Manhattan’s mini me

Like New York City, Stamford is an economic center – second only to the Big Apple in our area – and a home to mid-century Modern architecture.

“Location, location, location.” It’s the oft-repeated mantra of the real-estate business.

There is no better example of that saying than Stamford. It’s the state’s second-largest city by population and a dynamic business hub — second in the metro region only to the New York City — that is all about location. On the shore of Long Island Sound and half-way between the Big Apple and New Haven, Stamford’s motto is “The City That Works,” and does it ever. It hosts one of the largest concentrations of corporations in the United States. It’s home to Fortune 500 companies, as well as a galaxy of divisions of leading companies in financial services, information technology, health care and telecommunications, among others. 

From the 1860s to 1948, the largest employer in Stamford was the Yale & Towne Manufacturing Co. After Linus Yale Jr. invented the tumbler lock, his factory became the world’s largest producer of locks. Another early local business success was the Schick electric razor, patented in 1930 by Col. Jacob Schick and produced in Stamford until at least 1955. (Today the site is operated by another personal-care powerhouse, Phillips Norelco.) 

Stamford was settled early in New England’s history. Its deed with the Native American Chief Ponus was signed in 1640. The sleepy little farming community had a rare dramatic moment with its witch trial in 1692. (See story on the Stamford nobody knows on Page 18.) In the 18th century, Stamford slowly grew to become a trading outpost, due to its easy water access to the much larger and far more important port of New York as well as the New England commercial harbors to the north. 

The proximity to Manhattan, the financial heart of the country’s (and increasingly the world’s) economy was the basis of the real estate boom that started in the later 19th century. Then as now, city dwellers yearned to get away from the urban bustle, at first for just a part of the year. Wealthy New Yorkers built summer homes on Stamford’s shore, which beckoned to lovers of water sports. As the railroads developed, frequent train service made it practical to commute daily to Manhattan and, by the mid-20th century, Stamford had become the prosperous city it is today.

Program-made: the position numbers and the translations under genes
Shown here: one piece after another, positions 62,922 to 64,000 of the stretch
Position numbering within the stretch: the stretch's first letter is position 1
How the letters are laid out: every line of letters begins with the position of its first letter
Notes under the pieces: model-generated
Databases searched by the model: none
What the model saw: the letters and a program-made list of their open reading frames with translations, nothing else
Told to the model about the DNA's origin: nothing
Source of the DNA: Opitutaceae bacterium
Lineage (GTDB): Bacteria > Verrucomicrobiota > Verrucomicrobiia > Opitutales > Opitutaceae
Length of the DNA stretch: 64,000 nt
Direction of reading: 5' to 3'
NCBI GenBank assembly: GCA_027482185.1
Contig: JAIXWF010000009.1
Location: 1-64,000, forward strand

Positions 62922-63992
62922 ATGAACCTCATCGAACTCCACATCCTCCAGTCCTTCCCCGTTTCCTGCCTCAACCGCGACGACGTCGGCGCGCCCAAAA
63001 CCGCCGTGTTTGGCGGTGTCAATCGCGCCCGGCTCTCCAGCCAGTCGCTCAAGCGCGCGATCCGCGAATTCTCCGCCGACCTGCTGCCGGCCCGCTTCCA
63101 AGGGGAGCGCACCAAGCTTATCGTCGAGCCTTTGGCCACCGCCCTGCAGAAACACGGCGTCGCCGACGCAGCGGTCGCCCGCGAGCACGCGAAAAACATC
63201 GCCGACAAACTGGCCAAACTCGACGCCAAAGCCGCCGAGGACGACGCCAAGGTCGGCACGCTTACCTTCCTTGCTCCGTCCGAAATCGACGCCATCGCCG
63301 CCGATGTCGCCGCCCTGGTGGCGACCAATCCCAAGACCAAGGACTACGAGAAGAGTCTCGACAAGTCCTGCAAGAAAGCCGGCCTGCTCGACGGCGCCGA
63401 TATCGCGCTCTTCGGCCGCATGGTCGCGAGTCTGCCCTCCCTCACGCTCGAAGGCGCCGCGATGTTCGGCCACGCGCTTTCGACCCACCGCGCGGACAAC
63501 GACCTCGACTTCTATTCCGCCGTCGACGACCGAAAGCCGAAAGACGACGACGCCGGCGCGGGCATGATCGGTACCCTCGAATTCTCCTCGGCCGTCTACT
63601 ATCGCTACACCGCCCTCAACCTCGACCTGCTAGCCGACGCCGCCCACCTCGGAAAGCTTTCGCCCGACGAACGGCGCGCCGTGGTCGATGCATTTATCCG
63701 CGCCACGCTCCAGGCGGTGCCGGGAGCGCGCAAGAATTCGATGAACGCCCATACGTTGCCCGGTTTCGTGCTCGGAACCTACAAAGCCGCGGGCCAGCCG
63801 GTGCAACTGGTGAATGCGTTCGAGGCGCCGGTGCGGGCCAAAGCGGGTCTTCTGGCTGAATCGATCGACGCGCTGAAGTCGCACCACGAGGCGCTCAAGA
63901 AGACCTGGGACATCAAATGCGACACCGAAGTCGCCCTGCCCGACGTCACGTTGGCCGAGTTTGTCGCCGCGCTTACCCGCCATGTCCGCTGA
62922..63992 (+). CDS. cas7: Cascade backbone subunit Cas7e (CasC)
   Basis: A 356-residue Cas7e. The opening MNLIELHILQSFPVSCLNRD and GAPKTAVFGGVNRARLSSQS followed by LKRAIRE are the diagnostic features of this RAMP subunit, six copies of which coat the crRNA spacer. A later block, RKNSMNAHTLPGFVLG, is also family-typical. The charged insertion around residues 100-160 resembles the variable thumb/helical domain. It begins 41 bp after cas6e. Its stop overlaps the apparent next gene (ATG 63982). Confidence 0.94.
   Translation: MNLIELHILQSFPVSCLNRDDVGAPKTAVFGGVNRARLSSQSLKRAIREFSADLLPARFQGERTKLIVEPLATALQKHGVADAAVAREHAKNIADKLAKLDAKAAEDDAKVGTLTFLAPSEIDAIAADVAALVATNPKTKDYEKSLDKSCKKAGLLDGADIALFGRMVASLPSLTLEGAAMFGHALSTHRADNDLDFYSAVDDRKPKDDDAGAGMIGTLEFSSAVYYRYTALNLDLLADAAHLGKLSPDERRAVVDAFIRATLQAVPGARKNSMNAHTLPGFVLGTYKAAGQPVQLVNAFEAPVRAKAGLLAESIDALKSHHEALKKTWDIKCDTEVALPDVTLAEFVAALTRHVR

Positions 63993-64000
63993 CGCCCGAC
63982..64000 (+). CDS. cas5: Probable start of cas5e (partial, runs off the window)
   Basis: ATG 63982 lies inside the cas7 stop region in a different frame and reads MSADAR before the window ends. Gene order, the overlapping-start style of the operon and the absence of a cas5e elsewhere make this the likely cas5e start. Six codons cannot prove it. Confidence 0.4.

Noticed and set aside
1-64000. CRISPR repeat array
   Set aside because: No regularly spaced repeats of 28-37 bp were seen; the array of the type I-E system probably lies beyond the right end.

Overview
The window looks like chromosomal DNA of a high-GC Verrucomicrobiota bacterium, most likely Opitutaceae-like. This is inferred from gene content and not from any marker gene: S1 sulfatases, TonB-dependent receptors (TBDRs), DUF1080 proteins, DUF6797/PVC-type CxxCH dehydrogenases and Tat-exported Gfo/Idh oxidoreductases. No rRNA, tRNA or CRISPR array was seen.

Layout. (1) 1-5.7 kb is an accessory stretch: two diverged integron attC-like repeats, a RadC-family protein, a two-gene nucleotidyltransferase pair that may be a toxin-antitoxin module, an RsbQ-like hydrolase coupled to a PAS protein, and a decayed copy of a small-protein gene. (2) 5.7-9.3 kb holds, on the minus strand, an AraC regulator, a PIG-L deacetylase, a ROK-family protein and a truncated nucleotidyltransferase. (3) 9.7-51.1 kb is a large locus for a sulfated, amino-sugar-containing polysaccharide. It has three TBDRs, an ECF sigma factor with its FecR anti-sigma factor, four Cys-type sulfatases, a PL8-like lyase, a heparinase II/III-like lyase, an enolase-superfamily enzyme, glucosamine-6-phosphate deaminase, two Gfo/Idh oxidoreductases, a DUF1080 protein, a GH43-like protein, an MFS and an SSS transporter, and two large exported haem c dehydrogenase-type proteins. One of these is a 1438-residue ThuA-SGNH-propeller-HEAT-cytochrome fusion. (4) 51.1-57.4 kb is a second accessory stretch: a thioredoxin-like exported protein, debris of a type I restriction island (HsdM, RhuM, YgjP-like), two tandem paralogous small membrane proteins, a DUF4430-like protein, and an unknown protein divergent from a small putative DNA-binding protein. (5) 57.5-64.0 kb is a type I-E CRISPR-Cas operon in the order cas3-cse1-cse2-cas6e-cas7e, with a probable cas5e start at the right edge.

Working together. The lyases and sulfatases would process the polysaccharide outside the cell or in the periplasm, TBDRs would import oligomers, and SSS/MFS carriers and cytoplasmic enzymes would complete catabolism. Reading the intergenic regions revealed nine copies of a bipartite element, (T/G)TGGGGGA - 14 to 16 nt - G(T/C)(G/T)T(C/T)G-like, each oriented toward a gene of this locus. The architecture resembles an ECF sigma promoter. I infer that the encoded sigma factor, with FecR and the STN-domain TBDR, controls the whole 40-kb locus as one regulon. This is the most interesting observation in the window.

As usually happens when an area grows rapidly, signs of its past are swiftly erased by new development. Few traces remain of early Stamford. The Stamford area today is noted for its mid-20th century architecture. The First Presbyterian Church, nicknamed the Fish Church for its design by architect Wallace K. Harrison, and the angular wood and glass Glen House by Richard Neutra — which came onto the market in 2020 at $4.5 million — are outstanding examples of the city’s mid-century Modern vibe. 

The adjacent town of New Canaan, a part of Stamford until the early 19th century, became known for innovative homes designed by the Harvard Five — John M. Johansen, Marcel Breuer, Landis Gores, Philip Johnson and Eliot Noyes. From the late 1940s through the 1960s, these stars of the Harvard University Graduate School of Design built more than 80 homes in the town. Their hallmark was open floor plans and innovations in materials, as epitomized in Philip Johnson’s The Glass House, now a New Canaan museum that has been reinterpreted in recent years to counter Johnson’s early racist views. 

The area’s influential residences make this corner of Connecticut a magnet for architecture — and auction — buffs alike, as a pair of Breuer “Wassily” chairs in tubular chromed steel and stitched brown leather, sold at Skinner Inc. for $1,875 in 2020, attests. (Like many 20th-century architects, Breuer designed furniture to complement his buildings.)

A rich past, a vibrant present, a promising future: Stamford is where it’s at. And this is all because of where it’s at.

For more, contact Katie at or 212-787-1114.

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